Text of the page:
When Brett Rypien heaps praise upon a Boise State defensive player, it is probably wise to pay attention.
Last summer, the quarterback called Leighton Vander Esch the best player on the team despite the linebacker never having been a full-time starter. Vander Esch went on to win Mountain West Defensive Player of the Year honors and was a first-round NFL Draft pick in April.
During spring practices, Rypien pointed out one guy in particular — senior STUD end Jabril Frazier — as someone who had impressed him.
“Jabril’s on a whole other level. He’s taken his game to new heights,” Rypien said. “I don’t know what it is, but something’s clicked for him. He’s out there dominating. It’s really cool to see … when he’s healthy, he’s looking really scary right now.”
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Frazier’s junior year started to show the considerable potential of the 6-foot-4, 236-pounder. He had six sacks last season, with two forced fumbles, finally healthy after he had three surgeries in one day on his shoulder, knee and ankle following the 2016 campaign.
“I feel I did an OK job, made a couple plays, but I feel like I haven’t really reached my potential yet,” Frazier said. “Going into spring, I watched a lot of film, had a whole offseason, a full summer to get ready, I’m excited to see what I can do now.”
That sentiment is echoed by the rest of his teammates.
“To finally see him starting to come into form ... (he’s) so explosive off the ball,” Rypien said.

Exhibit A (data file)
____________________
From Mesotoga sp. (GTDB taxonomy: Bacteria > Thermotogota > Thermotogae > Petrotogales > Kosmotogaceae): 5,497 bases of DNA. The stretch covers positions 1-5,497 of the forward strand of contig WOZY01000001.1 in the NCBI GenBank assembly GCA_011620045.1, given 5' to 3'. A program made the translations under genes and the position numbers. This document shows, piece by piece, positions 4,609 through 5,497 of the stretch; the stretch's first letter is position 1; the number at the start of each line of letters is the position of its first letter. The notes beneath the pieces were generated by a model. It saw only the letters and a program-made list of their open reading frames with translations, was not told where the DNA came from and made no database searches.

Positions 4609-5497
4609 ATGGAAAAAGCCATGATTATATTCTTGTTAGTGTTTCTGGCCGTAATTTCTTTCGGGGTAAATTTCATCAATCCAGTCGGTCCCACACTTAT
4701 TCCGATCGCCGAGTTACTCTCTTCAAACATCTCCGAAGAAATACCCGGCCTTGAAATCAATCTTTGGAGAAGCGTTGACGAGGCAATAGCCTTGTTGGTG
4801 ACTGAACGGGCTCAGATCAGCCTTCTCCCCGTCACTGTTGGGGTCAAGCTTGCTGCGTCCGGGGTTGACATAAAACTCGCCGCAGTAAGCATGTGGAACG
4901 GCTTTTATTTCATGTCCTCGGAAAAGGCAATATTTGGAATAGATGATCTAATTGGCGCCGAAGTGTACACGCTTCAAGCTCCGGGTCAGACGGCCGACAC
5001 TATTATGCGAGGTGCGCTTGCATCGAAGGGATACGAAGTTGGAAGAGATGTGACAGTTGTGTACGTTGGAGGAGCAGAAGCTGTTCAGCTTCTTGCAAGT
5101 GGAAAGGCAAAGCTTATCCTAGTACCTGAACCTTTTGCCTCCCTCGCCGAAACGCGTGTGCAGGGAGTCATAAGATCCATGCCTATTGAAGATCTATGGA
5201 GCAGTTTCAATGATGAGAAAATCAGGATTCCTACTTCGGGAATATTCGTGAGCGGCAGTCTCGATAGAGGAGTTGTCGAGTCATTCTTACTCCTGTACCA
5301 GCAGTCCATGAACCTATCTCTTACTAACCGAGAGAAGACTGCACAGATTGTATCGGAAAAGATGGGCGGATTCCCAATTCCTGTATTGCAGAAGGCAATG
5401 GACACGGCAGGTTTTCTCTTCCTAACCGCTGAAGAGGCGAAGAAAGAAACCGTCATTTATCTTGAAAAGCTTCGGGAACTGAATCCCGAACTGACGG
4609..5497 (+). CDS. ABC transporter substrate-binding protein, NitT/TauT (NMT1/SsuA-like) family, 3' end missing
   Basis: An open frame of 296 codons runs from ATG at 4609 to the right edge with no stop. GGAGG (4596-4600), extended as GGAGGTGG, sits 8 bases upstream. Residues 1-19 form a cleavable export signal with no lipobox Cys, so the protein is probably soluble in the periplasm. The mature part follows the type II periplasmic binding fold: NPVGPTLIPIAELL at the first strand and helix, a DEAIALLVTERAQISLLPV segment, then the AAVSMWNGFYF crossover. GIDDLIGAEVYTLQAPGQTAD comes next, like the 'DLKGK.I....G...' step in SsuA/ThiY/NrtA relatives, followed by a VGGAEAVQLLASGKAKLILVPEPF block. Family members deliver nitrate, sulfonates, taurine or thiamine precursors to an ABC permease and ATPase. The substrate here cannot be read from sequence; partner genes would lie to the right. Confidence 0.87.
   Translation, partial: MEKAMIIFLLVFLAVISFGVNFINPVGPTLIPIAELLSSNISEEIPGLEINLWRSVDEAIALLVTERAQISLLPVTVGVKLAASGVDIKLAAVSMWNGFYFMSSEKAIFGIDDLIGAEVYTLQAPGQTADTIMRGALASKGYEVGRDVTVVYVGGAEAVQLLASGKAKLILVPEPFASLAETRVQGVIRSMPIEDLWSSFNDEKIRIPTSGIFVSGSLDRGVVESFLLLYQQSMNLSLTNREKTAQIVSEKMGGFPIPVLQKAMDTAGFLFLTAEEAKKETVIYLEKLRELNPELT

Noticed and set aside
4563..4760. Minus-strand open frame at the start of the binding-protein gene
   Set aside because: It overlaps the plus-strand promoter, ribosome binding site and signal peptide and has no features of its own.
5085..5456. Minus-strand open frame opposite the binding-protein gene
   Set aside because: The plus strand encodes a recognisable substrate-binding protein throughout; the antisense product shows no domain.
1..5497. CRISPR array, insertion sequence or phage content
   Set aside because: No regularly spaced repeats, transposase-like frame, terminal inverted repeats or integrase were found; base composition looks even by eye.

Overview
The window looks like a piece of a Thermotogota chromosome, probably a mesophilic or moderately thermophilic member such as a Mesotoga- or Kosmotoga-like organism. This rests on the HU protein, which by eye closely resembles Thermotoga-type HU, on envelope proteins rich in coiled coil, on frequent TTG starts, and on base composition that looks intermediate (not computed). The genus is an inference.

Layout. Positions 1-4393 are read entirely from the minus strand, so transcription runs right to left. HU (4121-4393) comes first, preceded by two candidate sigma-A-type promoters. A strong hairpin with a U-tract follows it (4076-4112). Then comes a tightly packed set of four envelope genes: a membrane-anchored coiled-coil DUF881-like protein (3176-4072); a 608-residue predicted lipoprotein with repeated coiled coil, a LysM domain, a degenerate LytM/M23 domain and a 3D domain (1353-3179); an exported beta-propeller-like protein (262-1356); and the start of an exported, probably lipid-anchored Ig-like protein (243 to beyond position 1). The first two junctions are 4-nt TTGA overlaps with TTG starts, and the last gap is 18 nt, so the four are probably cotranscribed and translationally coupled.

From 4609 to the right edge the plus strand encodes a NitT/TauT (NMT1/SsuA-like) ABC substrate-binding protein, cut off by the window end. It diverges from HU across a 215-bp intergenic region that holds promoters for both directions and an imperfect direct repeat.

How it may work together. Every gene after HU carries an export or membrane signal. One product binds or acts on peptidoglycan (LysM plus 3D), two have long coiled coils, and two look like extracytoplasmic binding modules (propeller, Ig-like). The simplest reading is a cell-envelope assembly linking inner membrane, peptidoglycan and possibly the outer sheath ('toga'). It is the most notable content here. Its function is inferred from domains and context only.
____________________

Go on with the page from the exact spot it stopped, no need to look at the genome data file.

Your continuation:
Frazier had two third-down sacks in the spring game April 14, and said he’s as strong as he’s ever been while at Boise State. He power-cleaned 345 pounds twice in the weight room.
“I went out there with a different mindset. I know it’s my senior year, I still have things to prove,” Frazier said.
A strong senior season would not only benefit the Boise State defense, but Frazier could further put himself on the NFL radar. He’s got the build and athleticism, plus has been an efficient tackler and pass rusher. He has a goal of being more of an all-down defender this season, being more of a presence against the run.
“It’s definitely something I care about ... I’ve been putting in a bunch of work, I’ve had my ups and downs since I’ve been in college. I’m excited for my senior year, to see where that might take me,” said Frazier, who was ineligible his freshman year for academic reasons.
There’s no doubt Frazier will be part of one of the most impressive position groups in the Mountain West. Sophomore Curtis Weaver (11 sacks last season) and junior Sam Whitney (five starts) are the STUD end veterans with Frazier.
They will form some combinations that will at times be utilized on the field together, no doubt helping one another, and even those guys on the offensive side of the ball like Rypien in practice..
“It’s really cool having that type of iron to sharpen us up,” junior guard John Molchon said.